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Volume 52, Number 4   September 7, 2004         

    Announcements    Events    News    Newsmakers

Four in a row for Bonds?
Despite the fact that Barry Bonds leads the National League in batting average, walks and on-base percentage, because of his past success he may not be a lock for league MVP, the San Jose Mercury News reported in its Sept. 2 edition. Jules Tyigiel, professor of history, believes that, in the end, the sportswriters who vote for the award will choose Bonds. "I think at this point you have to look for excuses not to select him," he said. "When it comes down to the end of the season, I think everybody will look at his numbers and say of course he's the MVP."

Neptune-sized planets discovered
The discovery of two planets outside the solar system that are similar in size to Neptune made headlines across the country Sept. 1. One of the planets was discovered by a team that includes Debra Fischer, assistant professor of astronomy. "The theorists weren't even sure that these (smaller) objects could be made," Fischer told the Contra Costa Times. "This is opening the door to a whole new theory and a better understanding of what we can have as planets around other stars, and I'd say we can have anything."

A look back at the city's general strike
Robert Cherny, professor of history, and Harvey Schwartz, oral historian with the Labor Archives, appeared on a special Sept. 1 edition of KQED's "Forum" to discuss the 70th anniversary of the San Francisco general strike. The strike began with longshoremen who were fed up with unsafe working conditions and lack of job security, with jobs being only offered on a day-to-day basis. "What was going on was that the longshore workers were really responding to the problems they had faced all through the twenties and into the early thirties," Cherny said, "... San Francisco and Los Angeles had the reputations as being the most efficient ports in the countries during the 1920s, and that often translated into a lot of disabling injuries on the job."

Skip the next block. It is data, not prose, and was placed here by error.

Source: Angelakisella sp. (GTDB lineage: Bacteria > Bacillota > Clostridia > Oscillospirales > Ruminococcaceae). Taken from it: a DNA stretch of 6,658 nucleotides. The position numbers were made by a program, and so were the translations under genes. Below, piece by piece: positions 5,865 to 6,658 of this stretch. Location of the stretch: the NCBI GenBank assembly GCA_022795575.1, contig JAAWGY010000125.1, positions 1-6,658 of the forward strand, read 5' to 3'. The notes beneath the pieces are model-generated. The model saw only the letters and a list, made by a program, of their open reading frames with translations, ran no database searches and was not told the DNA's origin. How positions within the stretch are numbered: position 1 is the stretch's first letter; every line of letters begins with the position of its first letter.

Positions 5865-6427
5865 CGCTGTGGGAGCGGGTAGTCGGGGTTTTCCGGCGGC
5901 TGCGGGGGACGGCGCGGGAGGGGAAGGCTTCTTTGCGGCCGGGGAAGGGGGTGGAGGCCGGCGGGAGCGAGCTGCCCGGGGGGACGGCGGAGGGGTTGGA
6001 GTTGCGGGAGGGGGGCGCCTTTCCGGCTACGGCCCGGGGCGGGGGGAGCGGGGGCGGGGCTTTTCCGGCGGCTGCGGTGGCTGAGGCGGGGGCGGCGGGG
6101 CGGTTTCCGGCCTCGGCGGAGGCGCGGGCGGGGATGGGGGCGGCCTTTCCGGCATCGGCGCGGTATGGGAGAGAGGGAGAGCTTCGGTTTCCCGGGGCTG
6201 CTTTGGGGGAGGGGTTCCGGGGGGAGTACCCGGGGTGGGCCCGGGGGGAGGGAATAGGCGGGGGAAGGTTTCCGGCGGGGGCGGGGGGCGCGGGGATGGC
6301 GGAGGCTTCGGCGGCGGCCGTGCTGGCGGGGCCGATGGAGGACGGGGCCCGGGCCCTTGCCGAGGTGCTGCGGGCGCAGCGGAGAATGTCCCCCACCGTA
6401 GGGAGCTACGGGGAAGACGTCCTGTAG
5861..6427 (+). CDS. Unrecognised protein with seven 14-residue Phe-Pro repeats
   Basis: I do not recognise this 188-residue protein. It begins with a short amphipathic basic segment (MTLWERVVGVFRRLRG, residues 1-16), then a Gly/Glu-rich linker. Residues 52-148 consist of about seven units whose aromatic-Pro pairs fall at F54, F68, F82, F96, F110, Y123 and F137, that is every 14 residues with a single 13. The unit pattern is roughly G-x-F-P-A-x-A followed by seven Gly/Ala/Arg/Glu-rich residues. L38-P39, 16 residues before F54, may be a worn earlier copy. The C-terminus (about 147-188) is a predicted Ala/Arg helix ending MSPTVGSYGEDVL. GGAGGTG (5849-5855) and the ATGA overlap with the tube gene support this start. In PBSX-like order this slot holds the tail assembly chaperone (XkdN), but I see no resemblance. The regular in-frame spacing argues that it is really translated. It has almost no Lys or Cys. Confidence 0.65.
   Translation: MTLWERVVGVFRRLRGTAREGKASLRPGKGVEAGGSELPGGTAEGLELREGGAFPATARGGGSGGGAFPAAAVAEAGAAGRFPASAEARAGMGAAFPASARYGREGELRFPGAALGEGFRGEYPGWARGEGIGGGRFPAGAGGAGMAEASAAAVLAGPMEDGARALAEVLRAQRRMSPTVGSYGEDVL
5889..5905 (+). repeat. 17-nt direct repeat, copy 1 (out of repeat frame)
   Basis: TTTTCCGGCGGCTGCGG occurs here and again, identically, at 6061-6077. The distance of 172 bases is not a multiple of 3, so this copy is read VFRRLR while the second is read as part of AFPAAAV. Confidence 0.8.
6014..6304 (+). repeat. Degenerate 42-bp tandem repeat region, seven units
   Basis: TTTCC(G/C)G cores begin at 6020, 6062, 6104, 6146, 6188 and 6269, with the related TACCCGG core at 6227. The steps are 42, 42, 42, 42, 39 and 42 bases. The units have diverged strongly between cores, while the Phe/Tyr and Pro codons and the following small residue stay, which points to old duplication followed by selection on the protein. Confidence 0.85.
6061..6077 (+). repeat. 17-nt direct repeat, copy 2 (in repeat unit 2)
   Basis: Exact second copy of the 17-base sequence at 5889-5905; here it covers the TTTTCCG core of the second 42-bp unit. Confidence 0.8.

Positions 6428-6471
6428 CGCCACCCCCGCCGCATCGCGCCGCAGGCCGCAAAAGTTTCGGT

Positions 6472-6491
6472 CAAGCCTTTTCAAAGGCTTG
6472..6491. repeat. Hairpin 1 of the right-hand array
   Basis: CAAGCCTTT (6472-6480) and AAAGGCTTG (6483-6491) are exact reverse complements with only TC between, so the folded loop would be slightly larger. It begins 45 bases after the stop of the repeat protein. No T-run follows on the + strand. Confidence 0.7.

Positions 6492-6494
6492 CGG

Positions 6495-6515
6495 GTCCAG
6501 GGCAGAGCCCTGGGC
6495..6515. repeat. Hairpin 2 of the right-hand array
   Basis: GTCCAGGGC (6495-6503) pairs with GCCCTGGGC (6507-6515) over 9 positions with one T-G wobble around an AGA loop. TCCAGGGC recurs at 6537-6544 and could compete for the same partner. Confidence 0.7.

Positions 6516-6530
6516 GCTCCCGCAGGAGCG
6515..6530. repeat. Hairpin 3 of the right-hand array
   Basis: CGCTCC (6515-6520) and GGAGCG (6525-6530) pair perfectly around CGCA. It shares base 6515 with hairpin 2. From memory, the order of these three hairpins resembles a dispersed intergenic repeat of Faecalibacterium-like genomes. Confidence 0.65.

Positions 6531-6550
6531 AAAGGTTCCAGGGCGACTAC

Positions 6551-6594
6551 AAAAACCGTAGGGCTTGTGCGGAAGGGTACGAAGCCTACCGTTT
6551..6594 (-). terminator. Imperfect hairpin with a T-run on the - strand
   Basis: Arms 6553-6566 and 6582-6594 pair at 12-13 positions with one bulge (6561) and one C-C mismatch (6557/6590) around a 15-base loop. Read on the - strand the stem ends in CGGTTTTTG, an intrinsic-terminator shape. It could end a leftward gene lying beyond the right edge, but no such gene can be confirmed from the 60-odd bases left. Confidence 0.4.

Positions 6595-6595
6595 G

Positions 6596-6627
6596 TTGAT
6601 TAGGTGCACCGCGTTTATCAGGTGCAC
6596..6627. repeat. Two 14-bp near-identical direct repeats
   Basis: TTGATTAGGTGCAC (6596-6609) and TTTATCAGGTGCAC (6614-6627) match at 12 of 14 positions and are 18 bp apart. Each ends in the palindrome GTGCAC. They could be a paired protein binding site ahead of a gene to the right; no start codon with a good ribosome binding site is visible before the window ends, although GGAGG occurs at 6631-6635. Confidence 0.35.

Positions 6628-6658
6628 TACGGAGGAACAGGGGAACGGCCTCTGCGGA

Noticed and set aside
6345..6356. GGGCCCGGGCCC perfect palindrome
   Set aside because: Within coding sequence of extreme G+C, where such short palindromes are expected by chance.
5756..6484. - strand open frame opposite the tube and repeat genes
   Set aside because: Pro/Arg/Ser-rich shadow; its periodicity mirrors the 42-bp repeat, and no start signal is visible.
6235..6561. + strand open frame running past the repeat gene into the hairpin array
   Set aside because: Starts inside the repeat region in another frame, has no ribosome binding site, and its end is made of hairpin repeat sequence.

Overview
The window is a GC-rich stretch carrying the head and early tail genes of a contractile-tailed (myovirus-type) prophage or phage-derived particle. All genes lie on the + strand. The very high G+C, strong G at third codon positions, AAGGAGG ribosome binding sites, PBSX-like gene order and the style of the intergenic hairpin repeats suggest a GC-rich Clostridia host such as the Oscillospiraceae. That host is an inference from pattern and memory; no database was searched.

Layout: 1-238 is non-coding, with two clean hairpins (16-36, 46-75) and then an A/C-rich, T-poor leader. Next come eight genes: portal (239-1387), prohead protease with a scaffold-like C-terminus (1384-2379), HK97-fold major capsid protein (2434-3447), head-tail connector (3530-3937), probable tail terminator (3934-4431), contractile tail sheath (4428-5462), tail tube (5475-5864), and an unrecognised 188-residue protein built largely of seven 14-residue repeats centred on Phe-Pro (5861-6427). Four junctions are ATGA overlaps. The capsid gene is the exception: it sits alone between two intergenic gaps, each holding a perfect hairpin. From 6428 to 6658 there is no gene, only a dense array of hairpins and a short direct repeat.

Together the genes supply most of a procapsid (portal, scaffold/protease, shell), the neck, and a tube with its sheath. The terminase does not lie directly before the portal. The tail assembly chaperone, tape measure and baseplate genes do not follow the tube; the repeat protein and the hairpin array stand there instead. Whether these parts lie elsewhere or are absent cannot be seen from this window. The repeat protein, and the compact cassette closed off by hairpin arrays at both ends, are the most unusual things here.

A cloning proposition
California voters should be aware that Proposition 71, which will appear on the November ballot, is not quite what it seems, writes Tina Stevens, a lecturer in history, in an Aug. 29 opinion piece for the San Francisco Chronicle. Stevens explains: "Because California legislators passed a law in 2002 banning human-reproductive cloning, voters (including those who, like me, are pro choice and support embryonic stem-cell research in principle) should know that Prop. 71 prioritizes exactly the same research that must be perfected in order to succeed at human reproductive cloning."

Destination SFSU
According to a story in the Aug. 23 San Francisco Chronicle, SFSU now offers more on-campus housing and is attracting more students from Southern California. "There are going to be over 2,000 students living here on campus. They create their own city here," said Jan Andreasen, executive director of housing and residential services. "Having students who are interested in evening and weekend things adds to the fabric of the campus."

Competence with commas
English Professor and College of Humanities Associate Dean Elise Ann Earthman stressed the importance of proper punctuation in an Aug. 21 Sacramento Bee story on National Punctuation Day, celebrated Aug. 22. "I really believe there is a glass ceiling that has to do with your communication skills," she said. "If you have deficient writing skills, you may get an entry-level job, but you're not going to advance in the workplace."

For more SFSU people and programs in the news, see the SFSU in the News page on SF State News.

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Last modified September 7, 2004, by the Office of Public Affairs